If there was a pure ‘Joe Judge guy’ on the Giants’ 2020 roster, Ebner was it. Ebner spent his entire NFL career, which began in 2012, with Judge as one of his special teams coaches in New England before coming to the Giants. Rather than keep Michael Thomas, an equally adept special teams player and more useful defensive back, the Giants brought in Ebner. That, likely, was as much about the locker room and helping Judge establish the culture he desired as it was anything on the field.

Verdict: Let go. Honestly, I think Judge will push to keep him and will probably win that fight. I would rather see the Giants move on to someone who at least has a chance to be a useful player on offense or defense if needed.

RB Dion Lewis

2020 AAV ($1.55M)

Lewis, like Ebner, is another former Patriot who has Judge’s trust. Lewis was brought in to be a veteran backup for Saquon Barkley, but ended up being surpassed by Devonta Freeman, Wayne Gallman and Alfred Morris. Lewis ended up in a third-down back and kickoff return role, and was not all that effective in either role. He gained only 115 yards rushing on the season and averaged only 7.9 yards per game receiving. Pass-blocking, supposedly a Lewis strength, was also a problem. He had a 37.4 pass blocking grade from PFF and was charged with allowing 3 sacks and 9 pressures. Lewis’s 48 touches and 242 total yards from scrimmage were his worst numbers since 2012. As a kickoff returner, he averaged a pedestrian 22.4 yards on 24 returns.

Verdict: Let go. The Giants need an upgrade at kickoff returner. If they are going to take Saquon Barkley off the field in 2021 and use a third-down back, that back needs to make more plays and be a more reliable blocker than Lewis.

DT Austin Johnson

2020 AAV ($1.5M)

Johnson, 27, was for the Giants in 2020 what he had been for the Tennessee Titans for four seasons before that. He was solid rotational defensive line depth. Johnson played 231 snaps, or roughly 14.4 per game. That seems like the right amount for him.

Verdict: I’m fine if the Giants bring Johnson back on another one-year deal. I might even consider re-signing Johnson important should the Giants be unable to keep Dalvin Tomlinson.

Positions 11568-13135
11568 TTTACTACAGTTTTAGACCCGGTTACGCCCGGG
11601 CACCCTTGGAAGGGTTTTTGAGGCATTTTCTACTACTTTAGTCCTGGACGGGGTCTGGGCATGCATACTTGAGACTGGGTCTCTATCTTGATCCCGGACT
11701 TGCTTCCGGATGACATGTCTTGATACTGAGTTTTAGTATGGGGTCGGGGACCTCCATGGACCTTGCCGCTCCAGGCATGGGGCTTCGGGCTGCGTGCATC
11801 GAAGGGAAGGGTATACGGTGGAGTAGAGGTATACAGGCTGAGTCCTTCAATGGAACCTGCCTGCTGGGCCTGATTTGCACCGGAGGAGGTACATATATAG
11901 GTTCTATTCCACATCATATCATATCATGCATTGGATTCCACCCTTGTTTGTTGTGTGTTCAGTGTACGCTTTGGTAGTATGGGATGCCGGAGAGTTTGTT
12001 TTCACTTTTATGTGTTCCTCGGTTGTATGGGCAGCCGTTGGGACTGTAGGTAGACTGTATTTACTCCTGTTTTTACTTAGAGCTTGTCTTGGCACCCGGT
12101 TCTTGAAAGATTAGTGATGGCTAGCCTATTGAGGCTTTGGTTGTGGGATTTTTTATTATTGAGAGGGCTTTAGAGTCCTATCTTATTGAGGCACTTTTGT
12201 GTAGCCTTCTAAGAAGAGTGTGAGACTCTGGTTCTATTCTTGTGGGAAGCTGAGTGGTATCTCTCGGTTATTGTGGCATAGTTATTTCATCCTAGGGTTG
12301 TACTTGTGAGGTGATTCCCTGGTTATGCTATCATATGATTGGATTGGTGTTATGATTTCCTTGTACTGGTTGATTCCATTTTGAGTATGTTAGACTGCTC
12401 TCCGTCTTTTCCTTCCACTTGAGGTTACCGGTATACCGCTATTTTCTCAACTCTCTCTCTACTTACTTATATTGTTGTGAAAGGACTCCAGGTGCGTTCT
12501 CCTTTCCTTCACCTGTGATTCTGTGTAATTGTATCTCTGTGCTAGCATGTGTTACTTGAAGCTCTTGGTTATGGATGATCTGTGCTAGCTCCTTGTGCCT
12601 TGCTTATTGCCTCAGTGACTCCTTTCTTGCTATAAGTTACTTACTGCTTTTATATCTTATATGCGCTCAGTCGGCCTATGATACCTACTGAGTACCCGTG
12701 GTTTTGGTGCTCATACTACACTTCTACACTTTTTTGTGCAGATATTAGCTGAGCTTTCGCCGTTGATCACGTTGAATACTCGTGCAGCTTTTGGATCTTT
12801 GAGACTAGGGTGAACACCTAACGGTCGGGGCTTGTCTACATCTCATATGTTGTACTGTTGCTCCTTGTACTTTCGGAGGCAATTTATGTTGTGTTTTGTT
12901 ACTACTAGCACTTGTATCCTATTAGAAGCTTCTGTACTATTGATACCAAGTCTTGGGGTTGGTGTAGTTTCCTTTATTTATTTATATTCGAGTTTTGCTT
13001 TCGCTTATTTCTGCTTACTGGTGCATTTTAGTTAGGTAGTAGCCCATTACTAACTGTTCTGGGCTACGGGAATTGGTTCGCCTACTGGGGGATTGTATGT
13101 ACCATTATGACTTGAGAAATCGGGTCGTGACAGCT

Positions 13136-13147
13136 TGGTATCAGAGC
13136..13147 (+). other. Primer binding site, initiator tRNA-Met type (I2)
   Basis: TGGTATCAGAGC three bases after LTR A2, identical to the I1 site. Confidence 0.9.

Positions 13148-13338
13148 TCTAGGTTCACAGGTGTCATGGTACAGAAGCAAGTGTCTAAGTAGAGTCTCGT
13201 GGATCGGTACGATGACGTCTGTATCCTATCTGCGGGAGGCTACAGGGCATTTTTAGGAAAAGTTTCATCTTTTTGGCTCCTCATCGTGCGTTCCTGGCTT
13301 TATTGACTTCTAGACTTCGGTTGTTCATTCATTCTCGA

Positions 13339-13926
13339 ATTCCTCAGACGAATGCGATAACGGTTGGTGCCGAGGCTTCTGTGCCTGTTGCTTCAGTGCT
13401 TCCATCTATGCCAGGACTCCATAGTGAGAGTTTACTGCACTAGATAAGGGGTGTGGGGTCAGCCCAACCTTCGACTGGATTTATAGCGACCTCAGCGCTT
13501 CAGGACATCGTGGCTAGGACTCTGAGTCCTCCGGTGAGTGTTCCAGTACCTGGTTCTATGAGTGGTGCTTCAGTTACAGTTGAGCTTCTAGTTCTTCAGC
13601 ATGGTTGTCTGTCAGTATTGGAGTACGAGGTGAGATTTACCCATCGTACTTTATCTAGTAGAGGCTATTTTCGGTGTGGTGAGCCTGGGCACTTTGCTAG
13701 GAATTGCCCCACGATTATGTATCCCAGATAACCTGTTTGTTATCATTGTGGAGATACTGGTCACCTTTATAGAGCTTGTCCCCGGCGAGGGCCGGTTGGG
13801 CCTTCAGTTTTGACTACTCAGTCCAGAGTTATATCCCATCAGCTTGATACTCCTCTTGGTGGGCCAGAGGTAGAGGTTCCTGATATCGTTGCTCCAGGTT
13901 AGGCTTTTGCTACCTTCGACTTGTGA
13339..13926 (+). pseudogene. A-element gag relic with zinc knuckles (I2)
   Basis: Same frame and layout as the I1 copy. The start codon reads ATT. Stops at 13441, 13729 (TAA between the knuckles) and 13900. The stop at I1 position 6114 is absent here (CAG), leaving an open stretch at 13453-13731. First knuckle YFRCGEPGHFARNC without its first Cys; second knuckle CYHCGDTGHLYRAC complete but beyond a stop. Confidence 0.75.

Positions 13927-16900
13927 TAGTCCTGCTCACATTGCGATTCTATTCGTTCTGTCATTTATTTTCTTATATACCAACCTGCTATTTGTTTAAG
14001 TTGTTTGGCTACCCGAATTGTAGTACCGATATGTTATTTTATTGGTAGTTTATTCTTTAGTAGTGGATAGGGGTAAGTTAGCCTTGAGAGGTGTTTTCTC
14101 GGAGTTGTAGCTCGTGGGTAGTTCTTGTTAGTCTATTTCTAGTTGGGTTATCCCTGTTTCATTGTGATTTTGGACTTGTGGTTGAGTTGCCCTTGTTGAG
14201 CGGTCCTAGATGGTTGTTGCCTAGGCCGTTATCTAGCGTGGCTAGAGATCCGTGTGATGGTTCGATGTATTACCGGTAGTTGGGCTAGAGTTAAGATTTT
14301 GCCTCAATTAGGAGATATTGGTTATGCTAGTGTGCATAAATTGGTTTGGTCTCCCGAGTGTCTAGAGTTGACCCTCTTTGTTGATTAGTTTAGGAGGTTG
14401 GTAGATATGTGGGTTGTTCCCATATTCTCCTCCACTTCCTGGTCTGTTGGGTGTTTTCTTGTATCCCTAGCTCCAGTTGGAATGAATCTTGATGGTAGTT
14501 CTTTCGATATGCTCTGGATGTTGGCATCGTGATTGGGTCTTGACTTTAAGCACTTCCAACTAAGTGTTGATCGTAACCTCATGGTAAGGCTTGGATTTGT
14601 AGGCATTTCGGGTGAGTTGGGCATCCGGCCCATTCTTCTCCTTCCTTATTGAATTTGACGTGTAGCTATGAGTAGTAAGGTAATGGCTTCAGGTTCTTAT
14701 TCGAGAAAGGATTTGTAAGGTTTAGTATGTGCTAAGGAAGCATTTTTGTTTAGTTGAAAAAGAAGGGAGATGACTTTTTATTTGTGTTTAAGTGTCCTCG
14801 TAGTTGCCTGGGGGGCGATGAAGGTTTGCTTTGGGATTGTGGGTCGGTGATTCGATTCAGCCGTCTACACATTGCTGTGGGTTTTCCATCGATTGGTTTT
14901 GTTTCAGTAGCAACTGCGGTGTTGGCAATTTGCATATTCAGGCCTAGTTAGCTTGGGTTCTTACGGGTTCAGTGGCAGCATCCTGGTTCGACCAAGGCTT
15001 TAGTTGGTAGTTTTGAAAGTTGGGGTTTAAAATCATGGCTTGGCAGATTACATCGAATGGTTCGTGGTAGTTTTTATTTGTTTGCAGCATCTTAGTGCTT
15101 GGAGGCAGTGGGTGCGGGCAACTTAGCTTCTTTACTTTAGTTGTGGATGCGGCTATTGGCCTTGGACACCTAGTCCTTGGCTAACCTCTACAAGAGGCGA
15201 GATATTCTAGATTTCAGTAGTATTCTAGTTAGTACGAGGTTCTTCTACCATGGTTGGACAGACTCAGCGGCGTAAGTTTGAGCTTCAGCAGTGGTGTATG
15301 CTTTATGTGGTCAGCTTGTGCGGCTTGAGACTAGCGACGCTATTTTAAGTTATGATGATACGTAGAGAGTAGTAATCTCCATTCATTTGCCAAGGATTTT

RB Devonta Freeman

2020 AAV ($1.35M)

Freeman was brought in to be the Giants’ primary running back after Barkley was hurt. He was working toward that, with 35 total carries in the two previous games, when he was injured Week 7 against the Philadelphia Eagles. He never played another snap, with ankle and hamstring injuries keeping him on IR.

Verdict: Keep. To be honest, that’s a conclusion I’m surprised to arrive at. I still think there is gas in the tank for Freeman, who will be 29 next season. He’s an upgrade, in my mind, from Alfred Morris. He’s a good pass receiver with 264 receptions for 2,073 career yards and a willing blocker. He could slide into the third-down role occupied by Lewis and be a more dangerous option. Also, if the Giants can’t bring Wayne Gallman back I think Freeman is the best option they currently have as a No. 2 back.

DT Dalvin Tomlinson

2020 AAV

Tomlinson is coming off a second straight 3.5 sack, 49 tackle season. He is an excellent run defender. Tomlinson is part of a big, physical defensive line that is at the core of a good defensive unit. He is a respected team captain and leader. He is also a Giants’ former second-round pick.

Verdict: Keep. If they can. As Gettleman said Wednesday, the Giants don’t know yet what the salary cap for 2021 will be and that is “a problem.” I have said before that I want the Giants to keep both Tomlinson and Leonard Williams. I think they would like to do that. I feel strongly, though, that if push comes to shove and they can only keep one it has to be Williams. He simply does more things and impacts the game in more ways — and more often — than Tomlinson.

EDGE Jabaal Sheard

2020 AAV ($1.05M)

The Giants probably got more out of the 31-year-old Sheard than they expected when they plucked the 10-year veteran off the Jacksonville Jaguras’ practice squad. He had a game-saving strip sack against the Cincinnati Bengals and finished the season with 1.5 sacks and 4 quarterback hits in nine games. He was a good veteran presence who helped when Lorenzo Carter and Oshane Ximines went down.

Verdict: Let go. Nothing against Sheard, but this is the Fackrell argument again. Carter, Ximines, Brown, Coughlin, Lalos and whoever else the Giants bring in will be vying for spots. There probably isn’t room.

RB Alfred Morris

2020 AAV ($1.05M)

Giants fans got annoyed whenever the 32-year-old Morris was in the game replacing Wayne Gallman. Morris, though, did an excellent job. He averaged 4.3 yards per carry, finishing with 238 yards on 55 rushing attempts.

Verdict: Let go. Morris, as I said, did an excellent job. Still, he was an emergency fill-in. I would prefer to see the Giants go in another direction for a backup to Saquon Barkley, perhaps find a player with more home run-hitting ability.